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Perrybey v. United States

United States District Court, E.D. Michigan, Southern Division

May 10, 2018

AMEEN PERRYBEY, Petitioner,
v.
UNITED STATES OF AMERICA, Respondent.

          ORDER DENYING 28 U.S.C. § 2255 MOTION TO VACATE, SET ASIDE, OR CORRECT SENTENCE [#77, #91] AND DENYING A CERTIFICATE OF APPEALABILITY

          GERSHWIN A. DRAIN United States District Judge

         I. INTRODUCTION AND PROCEDURAL BACKGROUND

         Presently before the Court is Petitioner Ameen Perrybey's Motion to Vacate, Set Aside, or Correct Sentence pursuant to 28 U.S.C. § 2255, filed on June 28, 2016. Petitioner's § 2255 motion asserts that his counsel was ineffective during the plea negotiation process, as well as for failing to rectify an improper criminal history score, and lastly Petitioner asserts that the Supreme Court's recent decision in Johnson v. United States, 135 S.Ct. 2551(2015) requires that he be resentenced.

         On August 1, 2016, the Court entered an Order holding the matter in abeyance pursuant to the Sixth Circuit's decision in In re: Alford D. Embry, Movant, 831 F.3d 377 (6th Cir. 2016). On July 24, 2017, the Court entered an Order permitting Petitioner to file an amendment to his § 2255 motion to add a claim of ineffective assistance of counsel based on counsel's failure to seek credit for Petitioner's time in state custody. The Government filed a Response to Petitioner's § 2255 motion on September 28, 2017.

         II. FACTUAL BACKGROUND

         On May 13, 2014, Petitioner entered a guilty plea for conspiracy to possess with intent to distribute controlled substances in violation of 21 U.S.C. §§ 841(a)(1); 841(c) and 846. In the agreement, the parties anticipated a total offense level of 27 and a criminal history category of VI with a guidelines range of 130 to 162 months imprisonment. The offense level reflected both the weight of the drugs and a two-level enhancement based on the guns that were recovered during the execution of a search warrant at Petitioner's home. The government also requested that the Court reduce Petitioner's total offense level by two levels in anticipation of an upcoming amendment to the drug guidelines. This resulted in a guidelines range of 110 to 137 months imprisonment.

         At sentencing, the Government requested that the Court reduce Petitioner's guideline range by twenty percent and sentence him to a period of 96 months based on his agreement to cooperate against his co-defendants. The Court ultimately sentenced Petitioner to 90 months in custody. The judgment was entered on October 31, 2014.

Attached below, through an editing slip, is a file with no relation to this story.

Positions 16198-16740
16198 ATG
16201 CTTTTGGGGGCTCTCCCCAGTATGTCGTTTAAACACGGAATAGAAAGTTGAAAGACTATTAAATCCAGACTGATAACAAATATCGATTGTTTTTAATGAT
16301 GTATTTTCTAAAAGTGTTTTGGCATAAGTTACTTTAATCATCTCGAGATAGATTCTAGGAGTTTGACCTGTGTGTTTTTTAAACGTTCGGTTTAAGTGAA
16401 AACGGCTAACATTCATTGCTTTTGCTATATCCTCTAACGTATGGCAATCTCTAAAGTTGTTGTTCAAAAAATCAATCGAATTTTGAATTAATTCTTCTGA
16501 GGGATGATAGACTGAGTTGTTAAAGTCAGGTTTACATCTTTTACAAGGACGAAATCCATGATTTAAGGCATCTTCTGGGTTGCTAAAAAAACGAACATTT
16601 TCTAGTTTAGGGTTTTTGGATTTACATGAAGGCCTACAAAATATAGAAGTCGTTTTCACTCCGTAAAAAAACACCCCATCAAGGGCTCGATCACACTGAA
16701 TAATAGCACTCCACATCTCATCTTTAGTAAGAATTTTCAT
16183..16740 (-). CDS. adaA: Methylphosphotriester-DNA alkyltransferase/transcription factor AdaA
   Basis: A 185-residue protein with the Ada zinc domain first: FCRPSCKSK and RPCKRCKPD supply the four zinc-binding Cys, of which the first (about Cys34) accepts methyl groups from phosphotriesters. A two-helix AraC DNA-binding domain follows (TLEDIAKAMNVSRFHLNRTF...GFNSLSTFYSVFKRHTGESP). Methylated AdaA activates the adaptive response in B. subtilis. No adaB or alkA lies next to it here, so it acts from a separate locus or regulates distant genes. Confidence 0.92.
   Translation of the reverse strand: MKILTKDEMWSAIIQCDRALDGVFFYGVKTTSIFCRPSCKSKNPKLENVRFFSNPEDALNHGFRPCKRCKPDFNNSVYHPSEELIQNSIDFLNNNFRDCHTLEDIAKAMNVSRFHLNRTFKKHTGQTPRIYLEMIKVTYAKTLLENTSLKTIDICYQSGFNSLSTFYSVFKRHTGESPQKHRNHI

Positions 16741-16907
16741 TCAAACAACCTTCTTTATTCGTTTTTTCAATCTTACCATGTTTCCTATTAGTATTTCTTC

III. LAW & ANALYSIS

         A prisoner who moves to vacate his sentence under § 2255 must show that the sentence was imposed in violation of the Constitution or laws of the United States, that the court was without jurisdiction to impose such sentence, that the sentence was in excess of the maximum authorized by law, or that it is otherwise subject to collateral attack. 28 U.S.C. § 2255. In order for Petitioner to prevail under § 2255, he must “demonstrate the existence of an error of constitutional magnitude which had a substantial and injurious effect or influence on the guilty plea or the jury's verdict.” Griffin v. United States, 330 F.3d 733, 736 (6th Cir. 2003). An action under § 2255 mandates that the district court grant a hearing “unless the motion and the files and records of the case conclusively show that the prisoner is entitled to no relief . . . .” 28 U.S.C. § 2255.

         A threshold issue for § 2255 motions is whether the petitioner has brought the motion within the one-year statute of limitations period. 28 U.S.C. § 2255(f)(1)-(4). The statute provides in part:

A 1-year period of limitation shall apply to a motion under this section. The limitation period shall run from the latest of-
(1) the date on which the judgment of conviction becomes final;
(2) the date on which the impediment to making a motion created by governmental action in violation of the Constitution or laws of the United States is removed, if the movant was prevented from making a motion by such governmental action;
(3) the date on which the right asserted was initially recognized by the Supreme Court, if that right has been newly recognized by the Supreme Court, and made retroactively ...

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